The age of the Château La Borie vineyards varies from 5 years for the most recent plantings, to over 20 years for the older vines. Click on the image below to visualize the corresponding cadastral plan.
At the end of April, beginning of May we begin planting the plots which have been laid out the previous year.
Planting density is 4.040 plants per hectare.
The rows are spaced 2.25 meters apart, and each plant is spaced 1.10 meters in the row.
Pruning begins in early November and is terminated in early March.
The vines are pre-pruned mechanically to facilitate the work of the pruners.
The vines are trained on wires, thus the hosen pruning method is « cordon de royat ».
Vineyard employees use automatic battery operated hand-pruners to make the repetitive process less painful.
The vine shoots are turned into beneficial mulch on site using a shredder.
To give you an idea of the size of the task, here is a little mathematical exercise: multiply 4.040 vines by the total size of the domain of 75 hectares, to obtain 300 000 vines, each with an average of 12 shoots to prune, or a total of 3.600.000 cuts! (although in truth it is closer to twice that!).
The vineyards are trained on wires which help maintain the vine and improve production quality.
We have opted for metal pickets 1,80 meters high, pierced every 10 centimeters, which allows us to adjust the height of the support wires. The pickets are planted in the soil with the help of a stake driver mounted on a tractor. The wires are unwound in multiples of 4 by tractor. The training wires are mobile; they are raised mechanically in May and lowered during pruning.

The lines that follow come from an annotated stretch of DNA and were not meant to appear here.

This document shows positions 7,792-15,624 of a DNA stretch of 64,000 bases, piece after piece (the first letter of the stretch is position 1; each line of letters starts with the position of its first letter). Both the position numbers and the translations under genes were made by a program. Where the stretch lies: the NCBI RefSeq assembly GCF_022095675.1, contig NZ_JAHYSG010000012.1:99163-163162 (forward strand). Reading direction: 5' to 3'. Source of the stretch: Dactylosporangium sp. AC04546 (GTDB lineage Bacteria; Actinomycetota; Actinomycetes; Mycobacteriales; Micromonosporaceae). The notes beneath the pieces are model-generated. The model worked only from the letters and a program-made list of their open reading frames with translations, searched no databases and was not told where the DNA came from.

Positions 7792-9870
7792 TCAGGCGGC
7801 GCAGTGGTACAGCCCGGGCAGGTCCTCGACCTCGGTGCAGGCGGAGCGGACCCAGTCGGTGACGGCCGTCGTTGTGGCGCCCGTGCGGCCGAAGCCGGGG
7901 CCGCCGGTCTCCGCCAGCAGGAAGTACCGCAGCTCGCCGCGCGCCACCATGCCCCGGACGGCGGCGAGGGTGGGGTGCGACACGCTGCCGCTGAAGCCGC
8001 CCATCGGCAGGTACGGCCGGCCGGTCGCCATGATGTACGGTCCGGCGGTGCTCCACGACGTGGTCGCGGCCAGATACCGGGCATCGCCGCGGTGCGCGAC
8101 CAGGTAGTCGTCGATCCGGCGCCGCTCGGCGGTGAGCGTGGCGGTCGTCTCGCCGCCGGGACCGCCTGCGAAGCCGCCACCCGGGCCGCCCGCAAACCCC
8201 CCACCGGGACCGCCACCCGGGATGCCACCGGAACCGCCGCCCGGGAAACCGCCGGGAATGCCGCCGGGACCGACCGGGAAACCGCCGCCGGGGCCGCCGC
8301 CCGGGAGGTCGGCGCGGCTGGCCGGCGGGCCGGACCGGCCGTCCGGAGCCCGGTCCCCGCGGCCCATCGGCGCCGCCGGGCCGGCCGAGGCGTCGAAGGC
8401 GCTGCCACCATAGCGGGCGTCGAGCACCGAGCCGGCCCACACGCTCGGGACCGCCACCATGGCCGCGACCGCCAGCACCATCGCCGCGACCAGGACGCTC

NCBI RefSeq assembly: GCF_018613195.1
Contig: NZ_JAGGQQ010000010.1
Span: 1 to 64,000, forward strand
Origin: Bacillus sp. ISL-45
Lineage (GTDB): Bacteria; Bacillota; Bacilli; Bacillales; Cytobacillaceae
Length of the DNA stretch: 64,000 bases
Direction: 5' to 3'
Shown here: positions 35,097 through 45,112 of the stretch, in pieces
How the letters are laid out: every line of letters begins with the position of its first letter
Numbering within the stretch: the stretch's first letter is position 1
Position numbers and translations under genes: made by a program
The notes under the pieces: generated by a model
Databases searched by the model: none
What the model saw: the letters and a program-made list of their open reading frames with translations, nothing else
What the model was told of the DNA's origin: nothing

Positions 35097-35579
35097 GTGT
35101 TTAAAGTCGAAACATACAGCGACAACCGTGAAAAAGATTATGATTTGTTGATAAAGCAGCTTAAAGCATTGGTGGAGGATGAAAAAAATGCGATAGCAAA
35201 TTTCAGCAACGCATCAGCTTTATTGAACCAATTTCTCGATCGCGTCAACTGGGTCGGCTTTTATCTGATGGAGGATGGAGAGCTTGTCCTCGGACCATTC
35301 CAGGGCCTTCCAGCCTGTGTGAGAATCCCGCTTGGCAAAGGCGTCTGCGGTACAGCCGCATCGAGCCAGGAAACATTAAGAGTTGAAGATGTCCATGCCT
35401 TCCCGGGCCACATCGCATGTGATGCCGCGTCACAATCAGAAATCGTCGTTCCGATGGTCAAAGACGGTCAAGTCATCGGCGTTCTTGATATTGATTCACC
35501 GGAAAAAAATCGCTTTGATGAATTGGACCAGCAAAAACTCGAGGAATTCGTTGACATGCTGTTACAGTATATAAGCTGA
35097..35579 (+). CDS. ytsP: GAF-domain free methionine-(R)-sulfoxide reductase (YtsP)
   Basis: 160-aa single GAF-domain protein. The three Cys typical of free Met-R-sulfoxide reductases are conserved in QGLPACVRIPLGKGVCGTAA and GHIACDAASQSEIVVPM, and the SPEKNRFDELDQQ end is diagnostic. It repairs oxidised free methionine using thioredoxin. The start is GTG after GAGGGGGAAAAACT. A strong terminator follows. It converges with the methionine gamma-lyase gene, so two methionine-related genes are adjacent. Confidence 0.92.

Strong winds dominate our region, called « le Mistral, thus it is indispensable to tie the young vine shoot to the wire trellis. This process is done manually between the months of March and July.
Breaking in the land
In springtime, we prepare the plots that will be planted the following year. We do this by turning over the soil and plowing 80 cm deep to fertilize. At the same time we remove the largest rocks and any roots that have been left in the ground. This is a very important step because it is the foundation for future healthy vineyards.
Old timers say that one plowing is worth two irrigations. We use special plows which turn the soil between each plant, thus avoiding the use of chemical weed killers.
During winter, approximately 600 tons of lavender straw, sourced from a nearby distillery, are spread out in the vineyards. This important addition of organic matter helps in the development of the vine plant. Mineral fertilizer (potassium and magnesium) allows us to replace annually what the plant has absorbed.
Careful observation of the plants during their growing cycle allows us to optimize the use of fertilizers, adding only what is necessary to the plant’s healthy growth.
Replacing missing plants
During the month of February, we regularly replace vine plants that have died for various reasons (mechanical destruction, lightening, disease). Replacing missing plants also avoids putting too much pressure on the remaining productive vines.
Pulling out the root stocks
In October, we pull out the vines we have decided to replant. These plots rest for a minimum of 5 years. During this time we use the land for rotating other crops.